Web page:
Well, to return, I proved right again; I ascertained that the dark man_was_ a naval officer, a lieutenant of thirty-one, who, after seventeenyears' service, had been turned out of her Majesty's employ with thebarren honour of a commander's rank, because it was impossible that heshould be promoted. This is what people who serve the Queen have toexpect: to be shot out into the cold world to find a living just whenthey are beginning really to understand their work, and to reach theprime of life. I suppose they don't mind it, but for my own part I hadrather earn my bread as a hunter. One's halfpence are as scarceperhaps, but you do not get so many kicks.
a mistake. He put it in histrousers pocket when he went to bed, together with his false teeth, ofwhich he had two beautiful sets that, my own being none of the best,have often caused me to break the tenth commandment. But I amanticipating.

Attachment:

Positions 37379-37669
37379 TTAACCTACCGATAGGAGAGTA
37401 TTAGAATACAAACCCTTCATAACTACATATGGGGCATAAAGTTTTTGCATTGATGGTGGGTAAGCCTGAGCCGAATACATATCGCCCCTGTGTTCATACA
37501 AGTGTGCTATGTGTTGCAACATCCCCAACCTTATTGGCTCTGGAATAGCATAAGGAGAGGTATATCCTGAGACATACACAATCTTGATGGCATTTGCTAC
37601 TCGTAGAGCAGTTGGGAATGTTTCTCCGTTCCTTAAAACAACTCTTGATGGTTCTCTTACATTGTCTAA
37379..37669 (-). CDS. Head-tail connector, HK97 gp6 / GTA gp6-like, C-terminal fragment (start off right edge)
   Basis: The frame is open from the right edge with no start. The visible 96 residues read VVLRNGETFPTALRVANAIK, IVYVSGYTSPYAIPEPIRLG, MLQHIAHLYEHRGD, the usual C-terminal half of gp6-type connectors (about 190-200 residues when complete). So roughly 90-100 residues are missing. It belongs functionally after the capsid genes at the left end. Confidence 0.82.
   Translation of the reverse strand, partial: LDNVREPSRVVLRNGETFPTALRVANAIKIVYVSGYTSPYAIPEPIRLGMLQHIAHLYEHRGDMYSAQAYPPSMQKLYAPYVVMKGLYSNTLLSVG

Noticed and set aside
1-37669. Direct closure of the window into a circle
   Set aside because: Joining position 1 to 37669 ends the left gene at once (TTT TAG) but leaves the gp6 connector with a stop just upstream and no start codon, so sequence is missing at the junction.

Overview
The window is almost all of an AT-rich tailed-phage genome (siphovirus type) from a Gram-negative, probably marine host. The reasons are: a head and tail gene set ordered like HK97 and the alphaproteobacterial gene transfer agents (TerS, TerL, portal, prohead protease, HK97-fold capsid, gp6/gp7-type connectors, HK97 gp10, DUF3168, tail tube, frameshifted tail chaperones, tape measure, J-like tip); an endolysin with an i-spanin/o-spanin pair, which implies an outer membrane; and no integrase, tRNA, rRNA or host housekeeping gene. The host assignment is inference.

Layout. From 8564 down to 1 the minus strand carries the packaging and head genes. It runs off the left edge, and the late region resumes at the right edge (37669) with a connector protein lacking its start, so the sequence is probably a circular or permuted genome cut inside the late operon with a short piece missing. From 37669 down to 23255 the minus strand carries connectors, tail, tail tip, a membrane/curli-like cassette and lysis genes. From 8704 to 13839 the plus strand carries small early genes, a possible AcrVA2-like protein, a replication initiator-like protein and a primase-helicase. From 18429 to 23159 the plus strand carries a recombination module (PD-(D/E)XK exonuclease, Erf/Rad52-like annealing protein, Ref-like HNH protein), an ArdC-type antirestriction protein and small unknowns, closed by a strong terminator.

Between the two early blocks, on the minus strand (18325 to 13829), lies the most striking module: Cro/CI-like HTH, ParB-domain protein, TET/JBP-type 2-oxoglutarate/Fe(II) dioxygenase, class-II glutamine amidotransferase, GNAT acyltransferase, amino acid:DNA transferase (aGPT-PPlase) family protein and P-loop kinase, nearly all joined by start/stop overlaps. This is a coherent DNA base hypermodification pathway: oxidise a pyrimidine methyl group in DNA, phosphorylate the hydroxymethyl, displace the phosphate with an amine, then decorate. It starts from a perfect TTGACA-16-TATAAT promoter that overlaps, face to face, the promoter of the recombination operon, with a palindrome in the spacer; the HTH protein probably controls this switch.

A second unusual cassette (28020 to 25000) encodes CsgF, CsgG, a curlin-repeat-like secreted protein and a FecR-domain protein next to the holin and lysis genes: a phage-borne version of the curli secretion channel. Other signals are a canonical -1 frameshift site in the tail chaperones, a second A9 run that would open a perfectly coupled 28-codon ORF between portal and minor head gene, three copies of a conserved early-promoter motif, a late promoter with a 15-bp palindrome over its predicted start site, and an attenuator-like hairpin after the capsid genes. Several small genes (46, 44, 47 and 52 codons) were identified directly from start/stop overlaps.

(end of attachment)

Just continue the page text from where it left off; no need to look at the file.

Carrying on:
Soon after we had got under way evening closed in, and brought with itvery dirty weather. A keen breeze sprung up off land, and a kind ofaggravated Scotch mist soon drove everybody from the deck. As for the_Dunkeld_, she is a flat-bottomed punt, and going up light as she was,she rolled very heavily. It almost seemed as though she would go rightover, but she never did. It was quite impossible to walk about, so Istood near the engines where it was warm, and amused myself withwatching the pendulum, which was fixed opposite to me, swinging slowlybackwards and forwards as the vessel rolled, and marking the angle shetouched at each lurch.
"That pendulum's wrong; it is not properly weighted," suddenly said asomewhat testy voice at my shoulder. Looking round I saw the navalofficer whom I had noticed when the passengers came aboard.
"Indeed, now what makes you think so?" I asked.